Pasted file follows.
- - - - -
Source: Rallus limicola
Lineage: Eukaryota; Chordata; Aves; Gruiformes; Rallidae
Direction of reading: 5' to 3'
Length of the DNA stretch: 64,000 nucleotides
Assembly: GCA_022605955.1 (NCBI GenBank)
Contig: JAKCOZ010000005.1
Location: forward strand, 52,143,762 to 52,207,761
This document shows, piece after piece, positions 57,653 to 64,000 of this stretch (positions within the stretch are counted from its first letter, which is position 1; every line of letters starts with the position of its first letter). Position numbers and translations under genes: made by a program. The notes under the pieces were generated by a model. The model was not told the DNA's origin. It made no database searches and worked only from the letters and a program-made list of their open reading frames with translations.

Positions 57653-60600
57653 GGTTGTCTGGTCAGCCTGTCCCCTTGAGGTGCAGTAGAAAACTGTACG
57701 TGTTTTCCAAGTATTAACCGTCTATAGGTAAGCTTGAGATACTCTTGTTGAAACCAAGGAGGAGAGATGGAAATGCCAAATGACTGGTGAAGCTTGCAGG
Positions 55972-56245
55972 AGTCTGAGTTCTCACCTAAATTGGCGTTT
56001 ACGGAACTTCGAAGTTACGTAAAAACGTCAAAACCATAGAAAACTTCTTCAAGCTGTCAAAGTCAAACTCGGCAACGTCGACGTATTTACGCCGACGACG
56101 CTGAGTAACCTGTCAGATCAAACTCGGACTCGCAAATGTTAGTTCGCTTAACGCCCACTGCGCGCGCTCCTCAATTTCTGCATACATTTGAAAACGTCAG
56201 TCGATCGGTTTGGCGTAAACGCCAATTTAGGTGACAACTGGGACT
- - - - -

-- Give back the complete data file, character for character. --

Source: Rallus limicola
Lineage: Eukaryota; Chordata; Aves; Gruiformes; Rallidae
Direction of reading: 5' to 3'
Length of the DNA stretch: 64,000 nucleotides
Assembly: GCA_022605955.1 (NCBI GenBank)
Contig: JAKCOZ010000005.1
Location: forward strand, 52,143,762 to 52,207,761
This document shows, piece after piece, positions 57,653 to 64,000 of this stretch (positions within the stretch are counted from its first letter, which is position 1; every line of letters starts with the position of its first letter). Position numbers and translations under genes: made by a program. The notes under the pieces were generated by a model. The model was not told the DNA's origin. It made no database searches and worked only from the letters and a program-made list of their open reading frames with translations.

Positions 57653-60600
57653 GGTTGTCTGGTCAGCCTGTCCCCTTGAGGTGCAGTAGAAAACTGTACG
57701 TGTTTTCCAAGTATTAACCGTCTATAGGTAAGCTTGAGATACTCTTGTTGAAACCAAGGAGGAGAGATGGAAATGCCAAATGACTGGTGAAGCTTGCAGG
Positions 55972-56245
55972 AGTCTGAGTTCTCACCTAAATTGGCGTTT
56001 ACGGAACTTCGAAGTTACGTAAAAACGTCAAAACCATAGAAAACTTCTTCAAGCTGTCAAAGTCAAACTCGGCAACGTCGACGTATTTACGCCGACGACG
56101 CTGAGTAACCTGTCAGATCAAACTCGGACTCGCAAATGTTAGTTCGCTTAACGCCCACTGCGCGCGCTCCTCAATTTCTGCATACATTTGAAAACGTCAG
56201 TCGATCGGTTTGGCGTAAACGCCAATTTAGGTGACAACTGGGACT